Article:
However, investors are rethinking some of that pessimism, with some analysts pointing out that hospitalizations and deaths haven’t risen as dramatically — and are well below the levels they were during the worst days of the COVID-19 outbreak.
Major indices rose Tuesday, with the Dow backing off nearly 2% on the day as investors bought into the dip. Futures suggest that markets are ready to add to that gain when trading resumes on Wall Street on Wednesday.
“While a 700-point drop might take a few days to come back, we’ll see it in 24 hours,” Marketgauge.com partner Michele Schneider told Yahoo Finance Live. “That’s just the nature of the fact that the retail investors are so hungry and trained, educated to buy any dip.”
At the same time, bond yields are falling, suggesting that investors are less concerned about inflation, but probably more concerned about growth and the threat of COVID-19. More specifically, analysts say the threat of new restrictions cannot be completely ruled out.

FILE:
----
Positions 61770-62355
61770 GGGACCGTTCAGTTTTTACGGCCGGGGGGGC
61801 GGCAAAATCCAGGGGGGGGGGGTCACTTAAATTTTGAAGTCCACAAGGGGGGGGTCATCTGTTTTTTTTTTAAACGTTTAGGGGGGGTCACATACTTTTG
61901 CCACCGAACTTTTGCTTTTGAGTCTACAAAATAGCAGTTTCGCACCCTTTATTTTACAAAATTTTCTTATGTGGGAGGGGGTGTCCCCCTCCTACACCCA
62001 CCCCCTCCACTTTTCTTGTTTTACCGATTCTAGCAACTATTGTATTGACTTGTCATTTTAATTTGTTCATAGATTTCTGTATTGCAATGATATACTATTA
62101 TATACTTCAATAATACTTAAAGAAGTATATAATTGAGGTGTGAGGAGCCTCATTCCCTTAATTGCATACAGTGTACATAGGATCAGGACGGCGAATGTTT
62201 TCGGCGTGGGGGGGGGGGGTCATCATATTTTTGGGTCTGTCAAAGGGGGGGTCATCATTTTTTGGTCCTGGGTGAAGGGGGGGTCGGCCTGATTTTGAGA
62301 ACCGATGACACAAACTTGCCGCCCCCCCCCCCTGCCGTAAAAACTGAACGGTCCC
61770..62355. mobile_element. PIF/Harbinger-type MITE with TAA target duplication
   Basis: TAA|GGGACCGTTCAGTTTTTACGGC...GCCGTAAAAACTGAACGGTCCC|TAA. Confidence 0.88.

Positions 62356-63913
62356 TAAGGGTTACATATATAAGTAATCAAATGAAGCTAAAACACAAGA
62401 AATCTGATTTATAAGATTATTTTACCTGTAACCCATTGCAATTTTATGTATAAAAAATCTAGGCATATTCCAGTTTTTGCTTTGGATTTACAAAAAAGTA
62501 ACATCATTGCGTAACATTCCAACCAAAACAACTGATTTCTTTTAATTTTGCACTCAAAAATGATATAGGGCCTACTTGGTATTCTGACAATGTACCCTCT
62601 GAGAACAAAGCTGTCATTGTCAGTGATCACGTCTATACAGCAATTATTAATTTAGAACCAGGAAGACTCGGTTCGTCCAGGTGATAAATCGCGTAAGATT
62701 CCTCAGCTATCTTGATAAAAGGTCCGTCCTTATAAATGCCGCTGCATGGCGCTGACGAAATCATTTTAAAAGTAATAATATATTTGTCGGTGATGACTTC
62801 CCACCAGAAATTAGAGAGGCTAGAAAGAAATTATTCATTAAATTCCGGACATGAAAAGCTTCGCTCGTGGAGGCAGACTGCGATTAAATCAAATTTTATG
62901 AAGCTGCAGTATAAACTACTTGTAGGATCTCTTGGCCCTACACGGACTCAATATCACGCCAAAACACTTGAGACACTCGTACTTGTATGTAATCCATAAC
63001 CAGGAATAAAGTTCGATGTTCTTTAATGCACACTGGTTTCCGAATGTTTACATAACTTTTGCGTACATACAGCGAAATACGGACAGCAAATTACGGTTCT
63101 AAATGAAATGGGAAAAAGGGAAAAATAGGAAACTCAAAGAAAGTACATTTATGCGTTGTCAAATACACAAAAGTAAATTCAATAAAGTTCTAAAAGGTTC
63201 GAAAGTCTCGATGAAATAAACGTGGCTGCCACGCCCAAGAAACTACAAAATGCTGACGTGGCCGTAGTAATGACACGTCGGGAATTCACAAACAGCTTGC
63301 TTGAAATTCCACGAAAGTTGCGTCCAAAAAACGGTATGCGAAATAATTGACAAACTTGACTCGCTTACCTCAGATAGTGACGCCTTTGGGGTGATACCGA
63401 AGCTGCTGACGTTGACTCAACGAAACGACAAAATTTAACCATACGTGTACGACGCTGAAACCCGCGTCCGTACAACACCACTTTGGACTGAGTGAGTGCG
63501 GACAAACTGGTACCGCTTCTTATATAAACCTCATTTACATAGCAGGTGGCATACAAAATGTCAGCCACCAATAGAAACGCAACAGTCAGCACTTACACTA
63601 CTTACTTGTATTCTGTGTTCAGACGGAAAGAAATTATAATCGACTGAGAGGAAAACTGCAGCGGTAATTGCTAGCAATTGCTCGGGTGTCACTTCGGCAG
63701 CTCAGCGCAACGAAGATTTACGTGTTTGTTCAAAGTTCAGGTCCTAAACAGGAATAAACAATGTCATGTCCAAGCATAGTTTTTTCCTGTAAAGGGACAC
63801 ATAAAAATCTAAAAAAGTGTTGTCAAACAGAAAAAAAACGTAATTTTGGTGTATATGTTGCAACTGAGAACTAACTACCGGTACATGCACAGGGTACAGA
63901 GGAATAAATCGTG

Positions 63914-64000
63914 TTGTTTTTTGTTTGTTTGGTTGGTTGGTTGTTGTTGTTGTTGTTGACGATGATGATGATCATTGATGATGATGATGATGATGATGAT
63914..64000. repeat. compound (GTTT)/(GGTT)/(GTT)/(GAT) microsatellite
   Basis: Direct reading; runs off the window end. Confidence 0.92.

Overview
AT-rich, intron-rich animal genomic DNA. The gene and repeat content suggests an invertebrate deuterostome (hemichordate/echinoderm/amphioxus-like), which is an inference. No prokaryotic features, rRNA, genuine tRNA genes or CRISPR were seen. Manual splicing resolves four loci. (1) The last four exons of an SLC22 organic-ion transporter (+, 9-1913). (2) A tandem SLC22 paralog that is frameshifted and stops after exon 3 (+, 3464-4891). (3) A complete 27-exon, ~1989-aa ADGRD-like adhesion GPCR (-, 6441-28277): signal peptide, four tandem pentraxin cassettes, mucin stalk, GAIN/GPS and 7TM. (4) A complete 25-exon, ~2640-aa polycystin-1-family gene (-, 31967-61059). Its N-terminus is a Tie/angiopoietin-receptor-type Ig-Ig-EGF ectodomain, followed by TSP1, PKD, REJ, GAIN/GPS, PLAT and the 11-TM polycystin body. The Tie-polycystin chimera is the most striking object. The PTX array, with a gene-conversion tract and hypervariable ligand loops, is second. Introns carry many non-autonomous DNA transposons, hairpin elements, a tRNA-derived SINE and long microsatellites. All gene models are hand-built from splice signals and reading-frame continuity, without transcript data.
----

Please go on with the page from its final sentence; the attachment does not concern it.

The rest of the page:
“Bond investors are increasingly concerned about the threat of renewed lockdowns due to the proliferation of COVID variants. We have seen at least one U.S. county return to a mask mandate” in Los Angeles, noted Megan Horneman, director of portfolio strategy at Verdence Capital Advisors.
“Other countries such as South Africa, Australia and Indonesia are re-instituting lockdowns. As a result, investors seek the security of Treasuries if lockdowns threaten growth,” she added.
12:10 pm Stocks hold gains in quiet session
Here’s where the key benchmarks stood as of noon ET:
S&P500 (^ GSPC): 4,351.97, +28.91 (+0.67%)
dow (^DJI): 34,778.44, +266.45 (+0.77%)
Nasdaq (^IXIC): 14.586.72, +87.84(+0.61%)
12:00 p.m. ET: ‘COVID is spreading everywhere again’
A chart showing coronavirus cases, with certain states seeing higher numbers than others depending on vaccination rates.